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  SQL Server Tips by Gama and Naughter


TEA encryption with XP_CRYPTOAPI

 

The code is identical to the encryption with TSQL, with the exception of the two UDF's, which are wrappers of XP_CRYPTOAPI. Besides the simplicity of the code of the UDF's it is also obvious that the UDF's could use any encryption algorithm with minimal effort. There is even the possibility of having a parameter in the UDF to allow choosing the encryption algorithm.

 

The code to create the test table:

 

CREATE TABLE tblCrypt2(secret varchar(8000))

 

The insert trigger:

 

CREATE TRIGGER "tblCrypt_ITrig2" ON tblCrypt2

INSTEAD OF INSERT

AS

SET NOCOUNT ON

INSERT tblCrypt2(secret)

SELECT dbo.UDFencTEAXP(secret, 'abc') FROM INSERTED

 

The update trigger:

 

CREATE TRIGGER "tblCrypt_UTrig2" ON tblCrypt2

INSTEAD OF UPDATE

AS

SET NOCOUNT ON

UPDATE tblCrypt2 SET secret= dbo.UDFencTEAXP(INSERTED.secret, 'abc') FROM INSERTED

 

The view for examining the records unencrypted:

 

CREATE VIEW dbo.VIEW_tblCrypt2

AS

SELECT dbo.UDFdecTEAXP(secret, 'abc') as secret

FROM  dbo.tblCrypt2

 

These UDF's are simple wrappers for XP_TEA_ENCRYPT:

 

CREATE function UDFencTEAXP(@EncryptedMessage VARCHAR(8000), @key VARCHAR(16))

returns  VARCHAR(8000)

as

  BEGIN

  DECLARE @encrypted VARCHAR(8000)

  EXEC master..XP_TEA_ENCRYPT @EncryptedMessage, @key, @encrypted OUT

  RETURN(@encrypted)

  END

 

UDFdecTEAXP only differs in its name and the XP called, XP_TEA_DECRYPT.

 

RC4 only needs one UDF because the algorithm is the same for both encryption and decryption. The UDF, named UDFRC4, uses strings as one-dimensional arrays. There will be two UDF's for the RC4 XP, just like for the TEA example.

 

If this error occurs:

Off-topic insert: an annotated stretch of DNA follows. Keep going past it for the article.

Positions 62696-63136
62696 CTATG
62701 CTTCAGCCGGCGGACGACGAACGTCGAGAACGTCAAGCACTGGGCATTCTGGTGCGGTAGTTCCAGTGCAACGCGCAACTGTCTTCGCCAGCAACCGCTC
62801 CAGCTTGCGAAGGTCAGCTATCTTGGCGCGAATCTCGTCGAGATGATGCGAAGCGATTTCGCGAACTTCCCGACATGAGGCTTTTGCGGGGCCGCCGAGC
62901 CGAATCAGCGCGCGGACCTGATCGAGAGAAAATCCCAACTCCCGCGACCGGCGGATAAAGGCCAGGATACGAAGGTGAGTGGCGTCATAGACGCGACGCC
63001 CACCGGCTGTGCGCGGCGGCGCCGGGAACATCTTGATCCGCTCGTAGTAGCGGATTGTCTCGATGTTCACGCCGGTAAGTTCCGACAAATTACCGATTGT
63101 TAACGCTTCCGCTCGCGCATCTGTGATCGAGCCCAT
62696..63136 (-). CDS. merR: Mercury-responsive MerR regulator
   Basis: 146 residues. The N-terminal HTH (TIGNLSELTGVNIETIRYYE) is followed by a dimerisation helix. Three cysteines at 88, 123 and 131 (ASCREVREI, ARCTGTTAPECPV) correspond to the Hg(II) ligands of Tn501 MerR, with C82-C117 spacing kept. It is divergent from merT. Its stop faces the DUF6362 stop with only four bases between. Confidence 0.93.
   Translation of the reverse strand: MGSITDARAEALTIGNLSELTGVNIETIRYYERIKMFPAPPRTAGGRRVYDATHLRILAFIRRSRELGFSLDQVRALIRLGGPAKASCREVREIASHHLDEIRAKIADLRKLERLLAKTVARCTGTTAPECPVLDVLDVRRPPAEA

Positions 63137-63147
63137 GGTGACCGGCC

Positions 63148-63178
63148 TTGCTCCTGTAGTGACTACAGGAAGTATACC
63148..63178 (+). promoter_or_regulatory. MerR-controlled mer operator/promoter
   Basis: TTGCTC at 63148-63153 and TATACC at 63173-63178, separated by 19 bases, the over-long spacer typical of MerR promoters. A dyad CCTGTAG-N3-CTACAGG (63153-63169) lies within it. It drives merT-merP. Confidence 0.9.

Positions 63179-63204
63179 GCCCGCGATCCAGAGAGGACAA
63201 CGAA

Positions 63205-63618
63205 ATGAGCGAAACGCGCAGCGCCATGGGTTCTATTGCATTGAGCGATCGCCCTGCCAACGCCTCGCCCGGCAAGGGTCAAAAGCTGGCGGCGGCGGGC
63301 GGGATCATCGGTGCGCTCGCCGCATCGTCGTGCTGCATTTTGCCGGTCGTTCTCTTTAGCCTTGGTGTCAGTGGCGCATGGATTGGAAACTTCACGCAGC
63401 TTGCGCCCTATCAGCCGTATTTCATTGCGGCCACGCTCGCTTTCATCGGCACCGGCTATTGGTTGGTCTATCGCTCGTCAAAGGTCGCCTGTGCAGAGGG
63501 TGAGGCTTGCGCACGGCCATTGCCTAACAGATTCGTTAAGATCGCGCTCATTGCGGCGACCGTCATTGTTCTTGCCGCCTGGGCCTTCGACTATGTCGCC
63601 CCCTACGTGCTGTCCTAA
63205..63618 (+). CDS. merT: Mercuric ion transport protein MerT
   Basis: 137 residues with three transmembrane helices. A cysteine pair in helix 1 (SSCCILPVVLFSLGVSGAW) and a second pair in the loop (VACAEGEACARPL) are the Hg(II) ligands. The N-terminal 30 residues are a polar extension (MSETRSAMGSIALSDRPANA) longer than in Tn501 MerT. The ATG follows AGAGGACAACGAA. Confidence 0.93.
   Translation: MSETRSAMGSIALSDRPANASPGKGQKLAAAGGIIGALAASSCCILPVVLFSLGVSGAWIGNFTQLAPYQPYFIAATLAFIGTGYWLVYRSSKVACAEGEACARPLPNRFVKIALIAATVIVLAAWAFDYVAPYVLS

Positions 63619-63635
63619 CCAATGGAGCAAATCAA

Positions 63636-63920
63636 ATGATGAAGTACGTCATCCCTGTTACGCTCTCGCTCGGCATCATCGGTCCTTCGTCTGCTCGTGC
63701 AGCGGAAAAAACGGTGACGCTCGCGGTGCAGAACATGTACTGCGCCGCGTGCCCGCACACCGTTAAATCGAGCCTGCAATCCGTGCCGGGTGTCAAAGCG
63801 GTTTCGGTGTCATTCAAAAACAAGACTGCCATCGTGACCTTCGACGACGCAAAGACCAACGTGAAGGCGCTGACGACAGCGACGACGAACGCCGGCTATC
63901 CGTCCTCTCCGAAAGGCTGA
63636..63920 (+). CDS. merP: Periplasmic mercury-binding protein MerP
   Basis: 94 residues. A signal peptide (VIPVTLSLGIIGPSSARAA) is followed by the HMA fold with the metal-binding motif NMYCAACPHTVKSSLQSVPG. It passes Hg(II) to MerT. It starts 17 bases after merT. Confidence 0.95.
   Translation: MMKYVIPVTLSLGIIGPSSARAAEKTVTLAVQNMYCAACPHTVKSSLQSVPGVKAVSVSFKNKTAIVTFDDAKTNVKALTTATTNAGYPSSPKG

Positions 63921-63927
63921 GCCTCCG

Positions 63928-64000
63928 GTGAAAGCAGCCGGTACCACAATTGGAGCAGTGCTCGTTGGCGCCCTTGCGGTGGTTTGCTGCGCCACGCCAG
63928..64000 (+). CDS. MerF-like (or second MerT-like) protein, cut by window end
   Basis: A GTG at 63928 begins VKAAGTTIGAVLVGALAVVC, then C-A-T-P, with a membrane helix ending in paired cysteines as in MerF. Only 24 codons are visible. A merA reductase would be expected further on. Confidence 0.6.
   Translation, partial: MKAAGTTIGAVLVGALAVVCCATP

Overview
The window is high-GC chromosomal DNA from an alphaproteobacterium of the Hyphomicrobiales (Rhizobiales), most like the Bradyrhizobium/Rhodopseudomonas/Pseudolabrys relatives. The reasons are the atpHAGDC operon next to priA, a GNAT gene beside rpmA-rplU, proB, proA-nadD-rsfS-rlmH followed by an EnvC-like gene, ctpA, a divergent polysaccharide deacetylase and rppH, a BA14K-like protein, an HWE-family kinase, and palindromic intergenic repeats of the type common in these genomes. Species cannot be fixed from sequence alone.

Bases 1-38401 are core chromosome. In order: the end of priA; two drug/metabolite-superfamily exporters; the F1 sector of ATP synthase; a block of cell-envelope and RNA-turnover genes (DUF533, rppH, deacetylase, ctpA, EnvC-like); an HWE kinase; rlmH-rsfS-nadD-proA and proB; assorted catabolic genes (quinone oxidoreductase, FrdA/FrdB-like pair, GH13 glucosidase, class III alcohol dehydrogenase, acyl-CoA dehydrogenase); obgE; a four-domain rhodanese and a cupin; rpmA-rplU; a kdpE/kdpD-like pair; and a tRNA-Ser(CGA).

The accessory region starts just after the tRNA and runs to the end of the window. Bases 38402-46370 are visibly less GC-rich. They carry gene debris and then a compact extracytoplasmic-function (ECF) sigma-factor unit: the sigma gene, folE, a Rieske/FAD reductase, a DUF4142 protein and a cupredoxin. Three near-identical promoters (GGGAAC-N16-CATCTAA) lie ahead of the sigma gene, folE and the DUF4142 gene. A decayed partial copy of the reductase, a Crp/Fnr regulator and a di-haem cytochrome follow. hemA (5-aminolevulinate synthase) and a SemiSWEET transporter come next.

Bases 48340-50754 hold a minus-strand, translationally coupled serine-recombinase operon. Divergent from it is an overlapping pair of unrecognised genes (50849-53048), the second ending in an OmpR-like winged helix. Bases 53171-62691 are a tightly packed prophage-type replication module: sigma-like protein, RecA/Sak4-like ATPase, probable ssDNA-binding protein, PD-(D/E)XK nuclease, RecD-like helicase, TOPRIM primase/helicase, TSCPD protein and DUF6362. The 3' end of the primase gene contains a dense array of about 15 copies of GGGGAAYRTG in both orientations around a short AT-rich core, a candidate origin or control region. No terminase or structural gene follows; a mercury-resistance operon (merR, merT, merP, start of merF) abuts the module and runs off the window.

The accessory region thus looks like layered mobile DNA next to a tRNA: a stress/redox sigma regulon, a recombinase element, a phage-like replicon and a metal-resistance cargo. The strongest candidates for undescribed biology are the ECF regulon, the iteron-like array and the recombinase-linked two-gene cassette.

XP_RC4_ENCRYPT: Failed to acquire CSP, Error:-2146893801

 

This error can occur if you are running on Windows 2000 and do not have the High Encryption Pack installed on your machine. It can be downloaded from http://www.microsoft.com/windows2000/downloads/recommended/encryption/default.asp
 

The encryption UDF can be replaced by any other function such as UDFencTEA, UDFencTEAXP, UDFRC4 or UDFencRC4XP. That is a good way to compare the performance. There is another interesting test, which is to not use the UDF within the SELECT statement and use a cursor instead. This is an excellent solution for cases when there are only a few records inserted at a time.

 

CREATE TRIGGER "tblCrypt_ITrig" ON tblCrypt

INSTEAD OF INSERT

AS

SET NOCOUNT ON

DECLARE @secret varchar(8000)

DECLARE cur_Itrig CURSOR

FAST_FORWARD -- firehose cursor

FOR SELECT secret FROM INSERTED

OPEN cur_Itrig

FETCH NEXT FROM cur_Itrig INTO @secret

WHILE @@FETCH_STATUS = 0

      BEGIN

      EXEC SPencTEA @secret, 'abc', @secret OUT

      INSERT INTO tblCrypt VALUES (@secret)

      FETCH NEXT FROM cur_Itrig INTO @secret

      END

CLOSE cur_Itrig

DEALLOCATE cur_Itrig

 

Tests encrypting 8000 bytes of data (10,000 records):

 

Function called

Using SELECT (hh:mm:ss)

Using cursor (hh:mm:ss)

UDFencTEA

1:09:48

1:11:57

UDFencTEAXP

8

10

UDFRC4

22:22

23:00

UDFencRC4XP

49

15


Table 25.1 time comparison

 

An interesting fact is that the implementation with UDFencTEAXP is much faster than UDFencTEA, specifically 4188613 / 8243 = 508 times faster!
 

There are many situations like database driven websites or web applications where records are inserted or modified one at a time but there might be a high number of simultaneous connections to the database. The UDF might be much slower than a SP and that could increase locking issues, resulting in severe performance degradation. One solution is to use a SP before modifying the data, if it is known for sure that only one record will be modified. Or a simple IF statement could determine whether to make one call to an SP or to use UDF's or SP's and cursors. This is clear in the following example:

 

CREATE TRIGGER "tblCrypt_ITrig" ON tblCrypt

INSTEAD OF INSERT

AS

SET NOCOUNT ON

IF (SELECT COUNT(secret) FROM INSERTED)=1

 BEGIN

 DECLARE @tmp VARCHAR(8000), @secret VARCHAR(8000)

 SELECT @secret=secret FROM INSERTED

 EXEC SPencTEA @secret, 'abc', @tmp OUT

 UPDATE tblCrypt2 SET secret=@tmp  FROM INSERTED

 END

ELSE

 INSERT tblCrypt(secret)

 SELECT dbo.UDFencTEA(secret, 'abc') FROM INSERTED

 


The above book excerpt is from:

Super SQL Server Systems
Turbocharge Database Performance with C++ External Procedures

ISBN: 0-9761573-2-2
Joseph Gama, P. J. Naughter

 http://www.rampant-books.com/book_2005_2_sql_server_external_procedures.htm
 

 

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